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robertogreco : ruins   19

The Damnedest, Finest Ruins | KQED Truly CA - YouTube
"THE DAMNEDEST, FINEST RUINS examines the 1906 earthquake and fire, which burned for three days. With restored silent film footage, rare archival photographs, and the remastered voice of Enrico Caruso, it challenges the official story of what happened on those terrible days. A FILM BY JAMES DALESSANDRO

[See also:
http://ww2.kqed.org/trulyca/the-damnedest-finest-ruins/

"On April 18, 1906, the San Andreas Fault slipped along a 300-mile stretch from Mendocino County to south of San Jose, devastating every town and city in its path. Within minutes, fifty-two fires broke out in San Francisco. Within three terrible days, San Francisco, the “Paris of the Pacific,” was nearly destroyed.

The city’s fire chief at the time, Dennis Sullivan, had battled with city officials for years to build a massive fire suppression system: San Francisco had burned down six previous times. The day before the earthquake struck, Mayor Eugene Schmitz, political boss Abe Reuf and all 18 members of the Board of Supervisors had found out they were about to be arrested in the biggest corruption probe in U.S. history, an investigation lead by the White House office of President Theodore Roosevelt.

The city leaders used the chaos and destruction to try to rehabilitate their civic image and emerge from the devastation as heroic leaders. Yet, their mismanagement continued in the restoration efforts. While the U.S. Navy and firefighters battled the fire, San Francisco’s mayor ordered the U.S. Army to shoot suspected looters and to use dynamite blasts on wood frame buildings. Scores of innocent people were shot, and the dynamite started hundreds of fires. In the immediate aftermath, city officials set the death count at 478 when as many as 4,000 to 6,000 may have died.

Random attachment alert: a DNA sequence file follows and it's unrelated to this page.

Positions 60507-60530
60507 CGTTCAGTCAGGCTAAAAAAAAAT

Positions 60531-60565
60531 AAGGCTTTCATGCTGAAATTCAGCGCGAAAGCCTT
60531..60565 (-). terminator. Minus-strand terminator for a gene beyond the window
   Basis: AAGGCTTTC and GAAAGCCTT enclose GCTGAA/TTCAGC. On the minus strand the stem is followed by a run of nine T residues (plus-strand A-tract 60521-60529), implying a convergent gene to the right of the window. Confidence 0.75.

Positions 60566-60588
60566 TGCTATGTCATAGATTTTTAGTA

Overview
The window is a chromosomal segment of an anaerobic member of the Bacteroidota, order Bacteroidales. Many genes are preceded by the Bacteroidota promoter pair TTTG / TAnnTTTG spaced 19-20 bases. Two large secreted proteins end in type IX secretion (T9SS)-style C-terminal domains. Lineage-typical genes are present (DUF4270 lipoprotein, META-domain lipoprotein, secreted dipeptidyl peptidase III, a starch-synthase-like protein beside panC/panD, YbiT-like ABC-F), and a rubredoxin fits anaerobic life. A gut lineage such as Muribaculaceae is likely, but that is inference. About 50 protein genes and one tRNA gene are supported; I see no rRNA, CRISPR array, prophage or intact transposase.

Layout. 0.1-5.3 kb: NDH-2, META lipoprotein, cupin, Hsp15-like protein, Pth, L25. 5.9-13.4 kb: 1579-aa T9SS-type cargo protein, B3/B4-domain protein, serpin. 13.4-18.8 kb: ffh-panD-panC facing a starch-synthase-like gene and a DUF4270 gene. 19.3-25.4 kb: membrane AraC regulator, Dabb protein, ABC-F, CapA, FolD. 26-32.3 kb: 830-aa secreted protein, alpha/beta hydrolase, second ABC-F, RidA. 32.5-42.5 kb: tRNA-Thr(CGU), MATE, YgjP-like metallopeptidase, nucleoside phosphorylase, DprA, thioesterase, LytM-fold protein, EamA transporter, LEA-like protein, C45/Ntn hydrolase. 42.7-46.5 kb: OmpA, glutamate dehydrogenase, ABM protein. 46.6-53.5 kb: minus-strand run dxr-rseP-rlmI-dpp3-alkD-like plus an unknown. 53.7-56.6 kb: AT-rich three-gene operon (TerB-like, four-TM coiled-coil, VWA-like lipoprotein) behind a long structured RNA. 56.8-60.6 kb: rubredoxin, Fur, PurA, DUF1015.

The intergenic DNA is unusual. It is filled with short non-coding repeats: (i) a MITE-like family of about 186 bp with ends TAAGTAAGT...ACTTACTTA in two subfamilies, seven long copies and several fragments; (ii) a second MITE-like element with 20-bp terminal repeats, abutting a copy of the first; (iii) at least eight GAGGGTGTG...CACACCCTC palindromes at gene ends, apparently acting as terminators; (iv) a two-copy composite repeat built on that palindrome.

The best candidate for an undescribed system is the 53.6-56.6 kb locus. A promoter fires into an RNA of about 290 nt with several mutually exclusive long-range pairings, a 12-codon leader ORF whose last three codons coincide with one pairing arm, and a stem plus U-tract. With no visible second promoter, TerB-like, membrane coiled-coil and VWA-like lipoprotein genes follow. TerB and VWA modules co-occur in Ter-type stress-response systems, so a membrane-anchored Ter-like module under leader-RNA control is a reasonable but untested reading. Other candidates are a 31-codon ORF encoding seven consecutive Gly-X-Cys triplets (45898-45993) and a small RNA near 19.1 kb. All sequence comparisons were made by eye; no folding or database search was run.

The Damnedest, Finest Ruins uses restored silent film footage, rare and never-seen photographs, and interviews to unravel a century of lies that led to the total destruction of the jewel of the American West. Written and directed by James Dalessandro, author of the best-selling novel 1906, The Damnedest, Finest Ruins features narration by actor Peter Coyote along with the digitally re-mastered music of Enrico Caruso, who performed at San Francisco’s Grand Opera House five hours before the disaster struck, barely escaping with his life."]
sanfrancisco  history  1906  california  documentary  ruins  enricocaruso  jamesdalessandro  towatch 
july 2016 by robertogreco
Still Cleaning Up: 30 Years After the Chernobyl Disaster - The Atlantic